Business Irish

Tuesday 24 October 2017

Anglo blamed as cost of debt doubles

Brendan Keenan

Brendan Keenan

A SHOCK doubling in the cost of some government borrowing yesterday has been blamed on uncertainty about the final cost of bailing out Anglo Irish Bank.

But the government agency in charge of the national debt is determined to go ahead with a more significant fundraising next Tuesday -- despite yesterday's worrying rise.

The monthly borrowing of up to €1.5bn will now be watched closely next week to see if there has been a real fall in Ireland's credit rating.

The shock came when lenders demanded an average rate of almost 2.5pc on short-term loans due for repayment in February. This compared with a rate of just under 1.4pc for similar loans only three weeks ago.


The European Central Bank bought Irish government loans yesterday, according to reports on the financial news service Bloomberg, in what will be seen as a move aimed at easing market strains.

Yesterday's expensive fund-raising came a day after news that yet more money might have to go into Anglo Irish Bank than had previously been estimated.

The governor of the Central Bank, Patrick Honohan, has described the rates now being demanded for government borrowing as "ridiculous" and said they "are a setback for our hopes of a narrowing to reflect the fiscal credibility of the country".

A Central Bank source said yesterday that Dr Honohan stood by his words, despite yesterday's sharp rise in debt yields.

Borrowing costs for Ireland and Portugal have been rising steadily, after a short-lived fall when EU stress tests of banks were published last month.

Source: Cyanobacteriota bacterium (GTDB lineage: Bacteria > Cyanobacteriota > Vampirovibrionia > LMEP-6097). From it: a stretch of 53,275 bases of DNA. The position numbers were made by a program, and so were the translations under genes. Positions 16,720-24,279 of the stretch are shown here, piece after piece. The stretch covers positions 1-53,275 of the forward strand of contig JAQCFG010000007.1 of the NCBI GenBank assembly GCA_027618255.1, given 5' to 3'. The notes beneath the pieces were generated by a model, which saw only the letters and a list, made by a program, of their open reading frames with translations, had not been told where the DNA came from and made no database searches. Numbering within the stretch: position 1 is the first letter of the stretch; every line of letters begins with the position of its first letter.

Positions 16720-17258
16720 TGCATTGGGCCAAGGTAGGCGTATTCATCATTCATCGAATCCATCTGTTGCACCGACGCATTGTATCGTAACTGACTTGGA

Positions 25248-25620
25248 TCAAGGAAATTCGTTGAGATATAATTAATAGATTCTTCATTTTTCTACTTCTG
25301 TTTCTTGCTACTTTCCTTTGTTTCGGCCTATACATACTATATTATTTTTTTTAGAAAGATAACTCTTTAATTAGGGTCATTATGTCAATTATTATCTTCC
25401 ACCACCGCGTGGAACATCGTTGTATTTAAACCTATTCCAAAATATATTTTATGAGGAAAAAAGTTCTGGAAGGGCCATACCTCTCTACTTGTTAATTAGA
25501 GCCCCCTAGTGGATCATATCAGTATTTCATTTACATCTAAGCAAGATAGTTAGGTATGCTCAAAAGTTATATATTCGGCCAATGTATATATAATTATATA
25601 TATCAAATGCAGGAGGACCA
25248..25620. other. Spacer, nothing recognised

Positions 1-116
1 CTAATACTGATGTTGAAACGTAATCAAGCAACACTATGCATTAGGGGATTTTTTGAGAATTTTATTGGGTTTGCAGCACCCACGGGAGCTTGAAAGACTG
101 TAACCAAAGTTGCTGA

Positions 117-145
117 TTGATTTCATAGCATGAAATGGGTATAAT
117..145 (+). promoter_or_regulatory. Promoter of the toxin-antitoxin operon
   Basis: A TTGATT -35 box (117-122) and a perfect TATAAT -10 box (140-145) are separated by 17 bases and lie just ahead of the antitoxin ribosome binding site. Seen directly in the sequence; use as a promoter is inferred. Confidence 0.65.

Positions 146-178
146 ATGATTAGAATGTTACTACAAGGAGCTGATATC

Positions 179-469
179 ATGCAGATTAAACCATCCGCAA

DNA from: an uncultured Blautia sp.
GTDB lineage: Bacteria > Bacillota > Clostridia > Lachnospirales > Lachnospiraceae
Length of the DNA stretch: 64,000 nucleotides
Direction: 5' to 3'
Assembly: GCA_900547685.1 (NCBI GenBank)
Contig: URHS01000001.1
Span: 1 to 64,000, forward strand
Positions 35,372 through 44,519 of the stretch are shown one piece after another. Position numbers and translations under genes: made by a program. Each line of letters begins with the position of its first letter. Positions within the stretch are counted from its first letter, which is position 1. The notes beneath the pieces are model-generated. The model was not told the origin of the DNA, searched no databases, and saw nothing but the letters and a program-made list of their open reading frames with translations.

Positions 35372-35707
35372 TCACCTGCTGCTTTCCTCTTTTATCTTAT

The more important 10-year loans are costing more than 5pc -- an annual rate which is about as fast as the economy can possibly be expected to grow.

Lenders are worried about budget deficits in both countries and about budgets and banking costs in Ireland.

They fear EU statisticians will insist that the 10-year bill for rescuing Anglo is all recorded on this year's government accounts -- producing a deficit of more than 20pc of output (GDP).

Growing political opposition to more spending cuts will also raise questions in the minds of international banks that lend to the Government.

"There is a danger that markets get spooked and demand rates well in excess of 5pc at next week's fundraising," said Brian Lucey, associate professor of finance at Trinity College Business School.

He added: "Anything much over 5pc is dangerous territory."

Markets are also worried about €80bn in loans which Irish banks are due to repay and replace with fresh borrowings in the next few months

The new debt will be guaranteed by the State, but no one can see when the State might be free of these liabilities.

"One wouldn't read too much into what happens in quiet August days," said Rossa White, economist at Davy Research.

He added: "But there will be no major progress until we get EU decisions on the Anglo restructuring plan and move beyond that."

Nick Stamenkovic, a strategist at RIA Capital Markets in Edinburgh, said: "Irish debt is currently in the firing line because of concern over the fate of the country's banks and its implication on government finances.

"Investors are going to demand higher risk premiums."

The National Treasury Management Agency believes that cancelling next Tuesday's monthly fundraising would be seen as a panic measure.

It will therefore auction four-year loans and 10-year loans at the best interest rate it can get.

Irish Independent

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